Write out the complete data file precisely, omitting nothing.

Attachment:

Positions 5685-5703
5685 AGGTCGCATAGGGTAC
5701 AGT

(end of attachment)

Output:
Positions 5685-5703
5685 AGGTCGCATAGGGTAC
5701 AGT